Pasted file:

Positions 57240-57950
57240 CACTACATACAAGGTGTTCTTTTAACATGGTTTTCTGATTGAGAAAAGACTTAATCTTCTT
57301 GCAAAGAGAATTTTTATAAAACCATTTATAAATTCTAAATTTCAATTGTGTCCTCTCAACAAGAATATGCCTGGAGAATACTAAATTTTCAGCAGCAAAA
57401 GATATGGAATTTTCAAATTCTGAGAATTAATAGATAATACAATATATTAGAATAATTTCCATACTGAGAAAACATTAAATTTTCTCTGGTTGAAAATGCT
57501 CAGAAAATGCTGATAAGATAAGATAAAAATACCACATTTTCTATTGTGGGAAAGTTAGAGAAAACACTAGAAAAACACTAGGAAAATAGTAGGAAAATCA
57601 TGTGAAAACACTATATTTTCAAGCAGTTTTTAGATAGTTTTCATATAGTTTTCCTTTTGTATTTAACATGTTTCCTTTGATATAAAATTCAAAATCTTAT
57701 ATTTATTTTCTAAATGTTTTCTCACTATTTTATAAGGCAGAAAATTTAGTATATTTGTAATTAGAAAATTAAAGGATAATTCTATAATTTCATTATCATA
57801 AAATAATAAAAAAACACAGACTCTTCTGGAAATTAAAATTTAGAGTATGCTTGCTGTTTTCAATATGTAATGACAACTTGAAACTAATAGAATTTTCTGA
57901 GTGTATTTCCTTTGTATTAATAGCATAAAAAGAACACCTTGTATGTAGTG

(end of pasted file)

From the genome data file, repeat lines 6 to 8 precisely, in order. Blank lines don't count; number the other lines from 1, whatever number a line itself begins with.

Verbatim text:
57601 TGTGAAAACACTATATTTTCAAGCAGTTTTTAGATAGTTTTCATATAGTTTTCCTTTTGTATTTAACATGTTTCCTTTGATATAAAATTCAAAATCTTAT
57701 ATTTATTTTCTAAATGTTTTCTCACTATTTTATAAGGCAGAAAATTTAGTATATTTGTAATTAGAAAATTAAAGGATAATTCTATAATTTCATTATCATA
57801 AAATAATAAAAAAACACAGACTCTTCTGGAAATTAAAATTTAGAGTATGCTTGCTGTTTTCAATATGTAATGACAACTTGAAACTAATAGAATTTTCTGA